all-school welcome assembly.
Students show their enthusiasm as they enter the
stands for the Fall Sports Rally.
Varsity football and cross-country team members
wait to be introduced by their coaches at the Fall
Seniors join in a cheer at the Fall Sports Rally.
Dr. Brown addresses the student body at the Wel-
F 1,-f r
wayilfk, ?Xm Wg
r ' I ff A f WN
1 ' M1
ff 1 ,M
1 ,1 ,
, 1 1 1
116' gi" 657
11' X, , f '
f 1 ' ff' Zfj'
, I 1-ff
,, 1 1,
X K, ff
XX f X1 ,
ff Z 1,1 1
1 ff , X I
f ff! ff f 1j
If-X X 1 X If I
I f 1f ff X I!
I qixqxoo'0oQ0'xo 4-wg 'bob ciigosqqixcxxx,
Qoclxx Qxgxx xggglxosx Qixolxxxixoi-5 'px
wig skew eyes 'oi swbcme xo
Q00 isps R '55 Neg '3xq0ob'iO 'YN
Z: CQQGYJSYIQC x
QQ 'aexs Qvxoxxkgv
Driller Killer eek
"We've got spirit, yes we do.
Our spirit shone the whole week
Star spirit radiated throughout the
week of October 5 to 9, which
marked another thrilling Driller
Killer Week for North High.
The air was filled with excitement
and enthusiasm through the entire
week, although the activities didn't
start until Thursday, with the Bon-
fire Rally on Thursday night. The
band, varsity football players, cheer-
leaders, and other spirited students
gathered to cheer and have fun. The
varsity players received giant spirit
Everyone then walked to the front of
the school where the traditional
burning of the effigy of Danny
Driller took place. Spectators looked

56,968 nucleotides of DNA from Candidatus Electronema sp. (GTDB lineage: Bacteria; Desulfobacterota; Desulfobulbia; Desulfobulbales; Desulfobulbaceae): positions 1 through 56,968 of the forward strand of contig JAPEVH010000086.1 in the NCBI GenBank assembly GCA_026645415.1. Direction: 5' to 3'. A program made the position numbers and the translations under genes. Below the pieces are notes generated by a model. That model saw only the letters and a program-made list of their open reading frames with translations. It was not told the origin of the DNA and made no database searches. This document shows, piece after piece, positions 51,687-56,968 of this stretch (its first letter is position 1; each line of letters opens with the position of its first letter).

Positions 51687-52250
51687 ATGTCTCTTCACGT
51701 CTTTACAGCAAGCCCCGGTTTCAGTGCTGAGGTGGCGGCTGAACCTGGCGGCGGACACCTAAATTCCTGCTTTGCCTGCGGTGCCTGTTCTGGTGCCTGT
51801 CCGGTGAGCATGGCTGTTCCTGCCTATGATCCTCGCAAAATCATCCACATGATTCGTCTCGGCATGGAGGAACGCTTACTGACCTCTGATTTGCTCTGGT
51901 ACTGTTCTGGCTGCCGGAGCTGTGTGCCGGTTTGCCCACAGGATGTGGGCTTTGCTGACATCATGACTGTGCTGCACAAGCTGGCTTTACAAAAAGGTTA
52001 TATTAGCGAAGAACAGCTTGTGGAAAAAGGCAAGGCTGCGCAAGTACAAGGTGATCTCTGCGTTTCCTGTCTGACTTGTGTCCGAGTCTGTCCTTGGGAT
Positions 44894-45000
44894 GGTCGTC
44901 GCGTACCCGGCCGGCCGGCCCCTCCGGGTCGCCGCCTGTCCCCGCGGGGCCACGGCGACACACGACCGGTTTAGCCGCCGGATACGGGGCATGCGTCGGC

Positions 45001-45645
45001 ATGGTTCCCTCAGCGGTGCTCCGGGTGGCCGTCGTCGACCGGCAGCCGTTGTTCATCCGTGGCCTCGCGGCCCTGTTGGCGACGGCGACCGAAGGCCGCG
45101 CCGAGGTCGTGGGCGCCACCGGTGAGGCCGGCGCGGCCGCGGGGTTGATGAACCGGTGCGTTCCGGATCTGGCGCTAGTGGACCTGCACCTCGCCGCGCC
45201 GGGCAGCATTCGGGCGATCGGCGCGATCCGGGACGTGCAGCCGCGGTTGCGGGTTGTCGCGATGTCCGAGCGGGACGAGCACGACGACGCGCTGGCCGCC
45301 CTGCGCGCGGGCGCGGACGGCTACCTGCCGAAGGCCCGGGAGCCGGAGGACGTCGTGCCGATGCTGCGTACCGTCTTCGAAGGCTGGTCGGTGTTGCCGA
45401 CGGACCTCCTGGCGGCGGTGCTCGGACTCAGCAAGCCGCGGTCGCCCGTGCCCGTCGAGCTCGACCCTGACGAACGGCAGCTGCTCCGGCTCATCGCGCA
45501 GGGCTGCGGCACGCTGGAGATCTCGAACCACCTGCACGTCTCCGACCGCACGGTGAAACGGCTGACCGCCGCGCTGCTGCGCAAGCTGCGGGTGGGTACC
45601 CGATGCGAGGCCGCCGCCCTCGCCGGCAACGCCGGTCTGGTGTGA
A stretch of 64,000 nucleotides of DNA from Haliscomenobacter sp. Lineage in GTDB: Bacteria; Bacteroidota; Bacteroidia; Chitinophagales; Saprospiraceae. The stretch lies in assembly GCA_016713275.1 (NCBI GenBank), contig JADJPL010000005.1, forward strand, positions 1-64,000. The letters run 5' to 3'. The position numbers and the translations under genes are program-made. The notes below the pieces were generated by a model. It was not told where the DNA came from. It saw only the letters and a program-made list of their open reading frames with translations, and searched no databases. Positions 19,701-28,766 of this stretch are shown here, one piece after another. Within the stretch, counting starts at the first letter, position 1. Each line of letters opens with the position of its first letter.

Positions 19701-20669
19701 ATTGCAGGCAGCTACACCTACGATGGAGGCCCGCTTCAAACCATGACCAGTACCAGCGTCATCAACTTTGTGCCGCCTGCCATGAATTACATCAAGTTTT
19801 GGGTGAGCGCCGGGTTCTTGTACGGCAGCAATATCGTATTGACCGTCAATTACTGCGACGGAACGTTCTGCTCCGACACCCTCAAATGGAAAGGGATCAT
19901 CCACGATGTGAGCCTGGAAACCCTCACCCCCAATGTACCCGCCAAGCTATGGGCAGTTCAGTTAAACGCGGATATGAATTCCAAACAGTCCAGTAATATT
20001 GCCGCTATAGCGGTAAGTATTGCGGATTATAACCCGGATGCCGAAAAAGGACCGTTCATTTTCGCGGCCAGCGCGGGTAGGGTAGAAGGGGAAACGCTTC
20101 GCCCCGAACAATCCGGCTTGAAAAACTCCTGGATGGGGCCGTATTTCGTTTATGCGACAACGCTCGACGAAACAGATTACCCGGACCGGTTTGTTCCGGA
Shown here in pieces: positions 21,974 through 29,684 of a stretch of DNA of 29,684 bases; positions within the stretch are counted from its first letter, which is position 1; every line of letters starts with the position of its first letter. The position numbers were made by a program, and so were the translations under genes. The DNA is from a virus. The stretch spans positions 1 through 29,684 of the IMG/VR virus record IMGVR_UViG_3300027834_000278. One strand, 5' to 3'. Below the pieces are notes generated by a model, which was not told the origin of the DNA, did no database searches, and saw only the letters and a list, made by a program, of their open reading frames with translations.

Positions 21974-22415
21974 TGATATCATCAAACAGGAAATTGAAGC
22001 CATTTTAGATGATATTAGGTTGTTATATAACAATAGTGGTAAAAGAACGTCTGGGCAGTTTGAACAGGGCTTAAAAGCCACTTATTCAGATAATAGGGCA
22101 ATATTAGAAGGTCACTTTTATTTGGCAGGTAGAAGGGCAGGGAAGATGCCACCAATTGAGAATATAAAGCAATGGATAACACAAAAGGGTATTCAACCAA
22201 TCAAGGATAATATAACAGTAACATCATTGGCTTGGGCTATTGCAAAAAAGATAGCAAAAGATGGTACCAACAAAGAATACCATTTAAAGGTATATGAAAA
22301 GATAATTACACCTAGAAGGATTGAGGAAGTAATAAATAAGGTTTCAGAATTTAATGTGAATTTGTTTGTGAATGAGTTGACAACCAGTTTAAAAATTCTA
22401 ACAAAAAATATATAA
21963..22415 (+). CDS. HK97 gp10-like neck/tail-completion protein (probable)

on as the fire burned and crackled.
When the smoke lifted, nothing re-
mained but blue and white ashes.
Excitement was building for the
game the next night.
Soon, Friday was upon us. "DK's"
were seen everywhere. Everyone was
ready for the big game at Bakersfield
High. North had a good, strong
cheering section. The North varsity
squad was strong and played hardg
but BHS was tough, and won the
game. As the North fans left the sta-
dium, many were heard to say,
"Wait 'til next year."
res Up Students
CLOCKWISE FROM TOP LEFT: The varsity
on offense. Late in the third quarter, the Stars
line up to put the ball into play.
Leading crowds of students through the halls, the
band boosts spirit.
At the night rally, .lcnnifer Ragland and Luann
Sweet put on a skit for the crowd.
Wearing traditional insignia, Toby Deschutter
strolls to class.
A typical scene on campus. Christie Swisher and
Ben McNeill wear the ever-present "DK" or
Students watch silently during the highlight of the
bonfire rallyg the burning of Danny Driller.
Driller lx lIt.r I7
omecommg Stlrs Splrl
Spirit! Spirit! Spirit! There was nothing